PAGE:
Getaway: Play ball!

Corey Dickerson bats for the Tourists photo by Christopher George

With two outs, runners at first and second are wary, anticipating a pickoff attempt. The Asheville Tourists are down by one run in the bottom of the ninth. Tourists right fielder Kyle Parker, once the starting quarterback for the Clemson Tigers, digs in and glares at the pitcher. The first pitch is a fastball, low and outside, and the 21-year-old Parker checks his swing. Ball one. The second pitch is a hanging curve ball, about belt high. Parker drills it into the gap between center and left.

The base runners take off, the lead runner cruising into home plate. A great throw by the center fielder is cut off by the shortstop and relayed to the plate, just as the second runner slides by, just tapping the edge of the plate with his left hand before the catcher can sweep around and make the tag. The umpire sweeps his hands across his chest.


The Tourists have beaten the Hickory Crawdads on Parker’s two-run, walk-off double.

Not every game goes to the wire, of course, but the possibility that it could — that's part of what brings people out to historic McCormick Field to watch Asheville’s beloved baseball team.

Set into the side of a hill just off South Charlotte Street, McCormick Field has been home to minor league teams since 1924, many of them known as the Tourists. The current team, in Asheville for the last 35 years, has been a Class A affiliate of the Colorado Rockies since 1994.

But the history here is much deeper. Baseball, after all, is filled with the ghosts of its own past, and big signs adorning McCormick Field’s brick façade feature pictures of the greats who’ve stepped into the batter’s box or toed the pitching rubber here. Babe Ruth, Lou Gehrig and Cal Ripkin Jr. are among those who’ve played at McCormick Field, making it a living testament to the history of the sport that still serves as a proving ground for tomorrow’s stars.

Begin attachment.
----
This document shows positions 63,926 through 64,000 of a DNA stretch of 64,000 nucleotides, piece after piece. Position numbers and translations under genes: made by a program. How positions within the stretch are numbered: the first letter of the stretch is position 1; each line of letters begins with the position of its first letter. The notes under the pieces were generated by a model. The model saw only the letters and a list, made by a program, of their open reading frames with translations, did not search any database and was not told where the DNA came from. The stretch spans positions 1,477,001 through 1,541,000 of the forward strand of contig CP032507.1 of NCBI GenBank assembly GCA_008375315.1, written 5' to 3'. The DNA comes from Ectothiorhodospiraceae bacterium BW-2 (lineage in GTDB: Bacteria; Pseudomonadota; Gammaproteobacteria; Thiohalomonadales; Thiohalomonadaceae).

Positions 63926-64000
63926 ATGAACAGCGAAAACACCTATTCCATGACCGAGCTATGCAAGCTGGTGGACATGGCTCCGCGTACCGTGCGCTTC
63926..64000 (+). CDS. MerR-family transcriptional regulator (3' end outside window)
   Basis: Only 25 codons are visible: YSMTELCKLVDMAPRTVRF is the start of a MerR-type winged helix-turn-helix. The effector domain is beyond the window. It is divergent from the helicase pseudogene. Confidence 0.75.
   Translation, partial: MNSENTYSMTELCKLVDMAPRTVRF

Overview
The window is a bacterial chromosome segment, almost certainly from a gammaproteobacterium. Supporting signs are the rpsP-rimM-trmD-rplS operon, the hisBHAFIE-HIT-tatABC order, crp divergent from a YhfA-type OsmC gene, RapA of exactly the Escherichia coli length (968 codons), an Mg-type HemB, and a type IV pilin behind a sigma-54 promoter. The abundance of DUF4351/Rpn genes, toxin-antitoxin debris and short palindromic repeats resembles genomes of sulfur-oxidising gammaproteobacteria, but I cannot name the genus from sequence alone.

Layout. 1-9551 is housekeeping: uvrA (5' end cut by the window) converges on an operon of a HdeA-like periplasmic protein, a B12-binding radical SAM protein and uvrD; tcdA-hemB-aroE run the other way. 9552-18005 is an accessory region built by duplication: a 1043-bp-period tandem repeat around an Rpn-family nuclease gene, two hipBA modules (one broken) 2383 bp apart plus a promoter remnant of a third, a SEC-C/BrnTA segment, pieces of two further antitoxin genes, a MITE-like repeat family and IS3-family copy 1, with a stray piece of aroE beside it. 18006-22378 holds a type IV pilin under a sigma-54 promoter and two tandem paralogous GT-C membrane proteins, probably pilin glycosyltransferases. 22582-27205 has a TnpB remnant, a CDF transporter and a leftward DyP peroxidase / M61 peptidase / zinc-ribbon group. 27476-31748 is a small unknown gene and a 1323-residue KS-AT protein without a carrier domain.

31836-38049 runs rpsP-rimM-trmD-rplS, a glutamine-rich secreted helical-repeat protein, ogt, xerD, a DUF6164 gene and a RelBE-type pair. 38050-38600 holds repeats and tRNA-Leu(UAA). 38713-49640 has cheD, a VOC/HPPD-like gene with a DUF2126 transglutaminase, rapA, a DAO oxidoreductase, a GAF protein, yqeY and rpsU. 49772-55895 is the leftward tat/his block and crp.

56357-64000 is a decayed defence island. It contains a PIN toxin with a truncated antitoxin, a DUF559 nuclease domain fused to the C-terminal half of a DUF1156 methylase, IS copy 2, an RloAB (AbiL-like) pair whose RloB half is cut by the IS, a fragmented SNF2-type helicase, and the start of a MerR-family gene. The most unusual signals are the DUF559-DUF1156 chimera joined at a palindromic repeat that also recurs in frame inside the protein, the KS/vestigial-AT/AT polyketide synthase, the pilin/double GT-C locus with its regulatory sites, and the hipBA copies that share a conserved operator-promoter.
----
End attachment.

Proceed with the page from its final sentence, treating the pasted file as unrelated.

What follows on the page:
Once inside the gate, a souvenir shop on the immediate right (appropriately named the Tourist Trap) gives guests the opportunity to buy a cap, T-shirt or jersey. To the left is the main concession area, unusual in that it's below the main seating area. Besides the more traditional roasted peanuts, hot dogs and sodas, the concession area offers such specialties as deep-fried MoonPies and local craft beers from Highland and French Broad brewing companies.

The field has its own unique qualities. The right-field wall is a scant 297 feet from home plate, but it’s 36 feet high — a mere 2 inches shorter than Fenway Park’s famed Green Monster. In classic minor league fashion, the outfield wall is crammed with ads for local businesses, including one for Asheville Radiology that promises, “Umps’ heads examined free.”

On any given night, the crowd is an eclectic mix. Armed with scorecards and headphones, hard-core fans occupy the box seats down front, listening to the radio broadcast even as they watch the game. In the bleachers, families and clusters of friends casually take in the game, the sweet evening air and the laid-back social scene in equal measure.

Between innings, there’s the usual hijinks found in minor league ballparks: mascot races for the kids and trivia questions for the adults. The Tourists’ own Mr. Moon provides comic relief as he joins the mascot race, plays tag with a kid around a Smart Car and otherwise clowns around.

All in all, it’s easy to see why attending Tourists games is such a popular getaway. It really is the full minor league baseball experience, and a great team in a great park is always a winner. Even when things don’t go the Tourists’ way around the diamond, there’s still plenty of fun in the stands.

The Tourists' next game is scheduled for Thursday, June 23. To view their schedule, go to

— Christopher George can be reached at 251-1333, ext. 140, or at


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